The gift of gifts

Here’s an ad from the April 29 1936 edition of the Toronto Daily Star that offered a free guide with every Parker Pen.

After reading this, I wanted to know: who was Princess Rostislav, and did she actually write a “Guide to Correct Social Correspondence”?

It looks like “Princess Rostislav” might refer to the first wife of Prince Rostislav Alexandrovich (1902-1978), who was born Princess Alexandra Pavlovna Galitzine. The prince and princess were married in 1928 in Chicago, and were divorced in 1944. The National Portrait Gallery has photographs of the princess that were taken in 1922, when she was 17.

I have no idea whether this is the princess in question, or whether she actually did write a guide to correct social correspondence. I could find no reference to the guide anywhere, except in a reference from another ad in a Vancouver newspaper. If she had actually written such a guide, she would have had plenty of time to revise and republish it, as she passed away in 2006 at the age of 101.

Prince Rostislav, a nephew of Nicholas II, the last Czar of Russia, probably considered himself lucky to be alive and married to anyone: he escaped being assassinated by the Bolsheviks when German troops freed him in 1918. After he and the princess divorced, he went on to marry Alice Eilken and then Hedwig Maria Gertrud Eva von Chappuis; she married Lester Armour, who was almost certainly not a prince (at least not literally).


Gives evidence

The February 4 1935 edition of the Toronto Daily Star contained this ad for Fruit-a-tives, a “fruit liver tablet”:

The ad included a testimonial that included a sworn statement, apparently made before a notary, and on file in Ottawa. I wonder if anyone ever asked for it?

I looked Mrs. Grace Sansone up in the Toronto city directories. The 1935 directory listed Samuel Sanson working as a barber and living at 233 Melita; in other years, his name was listed as Sansone, so I think that the Fruit-a-tives company did have the name right. There was also a Grace Sanson in the 1940 directory, working as a ward aide at the Toronto Hospital for Consumptives and also living there; this might have been someone else.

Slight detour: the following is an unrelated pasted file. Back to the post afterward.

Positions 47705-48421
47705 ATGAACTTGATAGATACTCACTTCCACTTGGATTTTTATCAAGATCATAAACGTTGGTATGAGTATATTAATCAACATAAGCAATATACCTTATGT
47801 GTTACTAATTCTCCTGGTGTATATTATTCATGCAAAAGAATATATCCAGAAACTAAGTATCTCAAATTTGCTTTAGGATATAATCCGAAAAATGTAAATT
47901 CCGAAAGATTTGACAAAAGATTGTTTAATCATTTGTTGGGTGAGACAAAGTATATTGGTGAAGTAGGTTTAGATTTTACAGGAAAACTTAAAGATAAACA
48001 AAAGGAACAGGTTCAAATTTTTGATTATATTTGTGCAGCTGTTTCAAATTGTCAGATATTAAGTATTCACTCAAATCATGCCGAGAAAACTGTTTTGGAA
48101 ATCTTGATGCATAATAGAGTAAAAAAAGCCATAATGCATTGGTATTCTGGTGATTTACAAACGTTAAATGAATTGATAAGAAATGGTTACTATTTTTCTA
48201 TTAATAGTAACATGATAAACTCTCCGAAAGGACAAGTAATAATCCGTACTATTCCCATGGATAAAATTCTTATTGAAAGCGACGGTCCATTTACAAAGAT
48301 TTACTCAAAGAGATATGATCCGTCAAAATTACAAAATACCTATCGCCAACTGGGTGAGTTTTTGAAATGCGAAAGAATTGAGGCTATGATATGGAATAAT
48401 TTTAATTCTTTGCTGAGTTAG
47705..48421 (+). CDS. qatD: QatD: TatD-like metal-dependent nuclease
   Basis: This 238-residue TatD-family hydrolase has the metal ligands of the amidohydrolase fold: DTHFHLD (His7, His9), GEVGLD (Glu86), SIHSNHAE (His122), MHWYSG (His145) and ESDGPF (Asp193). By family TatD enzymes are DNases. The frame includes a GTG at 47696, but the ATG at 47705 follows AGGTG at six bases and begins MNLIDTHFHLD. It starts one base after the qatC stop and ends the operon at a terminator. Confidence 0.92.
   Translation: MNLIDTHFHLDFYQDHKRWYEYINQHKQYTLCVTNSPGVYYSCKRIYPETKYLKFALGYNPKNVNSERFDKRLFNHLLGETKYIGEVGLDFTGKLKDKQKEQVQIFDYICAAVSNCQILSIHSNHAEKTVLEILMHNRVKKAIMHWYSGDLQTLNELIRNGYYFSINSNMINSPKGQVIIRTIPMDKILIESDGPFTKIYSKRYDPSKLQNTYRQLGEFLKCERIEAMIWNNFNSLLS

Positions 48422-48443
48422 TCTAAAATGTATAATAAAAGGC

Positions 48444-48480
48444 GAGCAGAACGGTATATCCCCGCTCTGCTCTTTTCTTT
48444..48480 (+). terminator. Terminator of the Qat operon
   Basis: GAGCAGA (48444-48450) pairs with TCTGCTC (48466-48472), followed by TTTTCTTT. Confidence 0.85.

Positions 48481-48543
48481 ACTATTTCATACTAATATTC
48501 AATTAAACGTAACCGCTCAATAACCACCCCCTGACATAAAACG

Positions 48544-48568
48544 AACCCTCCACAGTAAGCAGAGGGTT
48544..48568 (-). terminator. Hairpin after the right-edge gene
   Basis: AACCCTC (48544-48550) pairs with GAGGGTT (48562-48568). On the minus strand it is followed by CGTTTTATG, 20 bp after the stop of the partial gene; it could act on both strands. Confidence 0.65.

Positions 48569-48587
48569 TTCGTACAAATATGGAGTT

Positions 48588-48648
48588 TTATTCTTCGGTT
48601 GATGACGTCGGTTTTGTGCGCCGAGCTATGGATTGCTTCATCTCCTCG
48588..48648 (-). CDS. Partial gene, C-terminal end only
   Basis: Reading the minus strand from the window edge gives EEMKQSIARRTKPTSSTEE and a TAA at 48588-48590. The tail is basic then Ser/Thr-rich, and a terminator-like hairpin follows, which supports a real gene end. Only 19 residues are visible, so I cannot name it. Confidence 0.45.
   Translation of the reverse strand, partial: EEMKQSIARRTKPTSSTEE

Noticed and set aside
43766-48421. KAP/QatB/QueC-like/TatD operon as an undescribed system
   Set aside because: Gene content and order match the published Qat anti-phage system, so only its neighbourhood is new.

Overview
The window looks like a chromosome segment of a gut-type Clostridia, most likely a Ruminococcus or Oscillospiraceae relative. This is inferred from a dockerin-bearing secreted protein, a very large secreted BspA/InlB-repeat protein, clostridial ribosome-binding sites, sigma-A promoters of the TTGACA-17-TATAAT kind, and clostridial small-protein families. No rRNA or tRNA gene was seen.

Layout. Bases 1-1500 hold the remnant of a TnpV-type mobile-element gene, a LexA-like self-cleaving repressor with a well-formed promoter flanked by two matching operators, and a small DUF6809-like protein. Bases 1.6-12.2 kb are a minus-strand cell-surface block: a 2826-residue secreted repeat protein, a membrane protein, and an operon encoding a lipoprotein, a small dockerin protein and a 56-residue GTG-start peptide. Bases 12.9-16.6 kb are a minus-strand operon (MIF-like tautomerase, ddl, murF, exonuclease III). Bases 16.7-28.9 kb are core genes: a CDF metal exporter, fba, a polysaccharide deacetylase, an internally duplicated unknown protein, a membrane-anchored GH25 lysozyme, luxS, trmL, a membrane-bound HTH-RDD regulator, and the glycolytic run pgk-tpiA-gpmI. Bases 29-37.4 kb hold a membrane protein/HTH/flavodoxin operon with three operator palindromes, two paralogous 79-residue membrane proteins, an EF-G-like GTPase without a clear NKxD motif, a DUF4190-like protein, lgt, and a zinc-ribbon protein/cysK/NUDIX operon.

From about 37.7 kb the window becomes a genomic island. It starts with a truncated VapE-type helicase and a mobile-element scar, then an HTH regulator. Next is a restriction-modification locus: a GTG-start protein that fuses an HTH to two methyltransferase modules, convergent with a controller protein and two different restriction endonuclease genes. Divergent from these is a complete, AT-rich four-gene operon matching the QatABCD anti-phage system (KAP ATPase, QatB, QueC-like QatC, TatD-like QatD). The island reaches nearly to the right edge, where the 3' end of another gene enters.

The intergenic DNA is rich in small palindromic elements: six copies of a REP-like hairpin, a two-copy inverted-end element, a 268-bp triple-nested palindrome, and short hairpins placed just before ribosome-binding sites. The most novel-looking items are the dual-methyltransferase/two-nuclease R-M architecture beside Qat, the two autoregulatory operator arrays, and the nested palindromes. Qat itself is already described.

Samuel Sanson or Sansone continued barbering into the 1960s. The 1962 directory lists him still working as a barber and living at 233 Melita. The 1964 directory lists him with no occupation, which presumably meant that he had retired. The 1965 directory, however, lists Grace as the widow of Samuel and living at 233 Melita.

233 Melita Avenue is a semi-detached house near Dupont and Christie; it looks pleasant enough.

Fruit-a-tives seems to have been used for a variety of purposes; besides clearing up Mrs. Sansone’s pimples, it was apparently also a laxative. A search yielded references to a 1931 pamphlet entitled Secrets of Health and Long Life and a medical handbook from about the time of the First World War.


Christmas in 1920

The Toronto Daily Star did not publish an edition on Christmas Day one hundred years ago, so advertisers that wanted to wish their prospective customers a Merry Christmas had to do so in the December 24 1920 edition. Here’s the ones that I found:

Mayoral candidate Sam McBride placed an ad that appeared on the front page of this edition:

Despite the non-partisan tone of this message, Mr. McBride still lost the 1921 mayoral election to Tommy Church. (In those days, municipal elections happened every year on New Year’s Day.) He did eventually become mayor from 1928 to 1929 and then again in 1936, passing away while in office.

The Toronto Globe did publish an edition on Christmas Day 1920, but it didn’t contain many ads. The front page did contain a Christmas wish from the Globe:

Both papers included this ad from Eaton’s on their back cover:


Annual physical examination

Here’s an ad from the November 30 1927 edition of the Toronto Globe for a medical practice:

The Canadian Health Service Institute did not last long into the Great Depression – a listing for it appeared in the 1930 Toronto city directory but not in the 1931 directory.

Searches for James W. Barton in the city directories revealed that the Canadian Health Service Institute was in existence in 1925; before that, Dr. Barton was just listed as a physician. But I also discovered that Dr. Barton was the president of the Matheson Mining Syndicate; apparently, he ran a mining operation when not tending to his medical practice or providing twice-yearly medical examinations at the Canadian Health Service Institute.

I expected the Matheson Mining Syndicate to also have been a casualty of the Depression. But it actually remained in existence for a while, as I found an entry for it in the 1938 city directory. The mining syndicate didn’t survive the outbreak of war, though – the 1940 city directory just lists Dr. Barton as a physician. He continued his medical practice at least until 1951; the 1956 directory lists him, but with no occupation, so presumably he had retired by then.

Just for the heck of it, I also traced Dr. Barton in earlier city directories. I discovered that he had started his professional life as a physician and the physical director for the University of Toronto. He was listed as such in the 1908 and 1910 directories; by 1915, he had moved on to private practice.


Fat is now a folly

Here’s a patent medicine ad from the November 30 1927 edition of the Toronto Globe for a product that claimed to provide weight loss.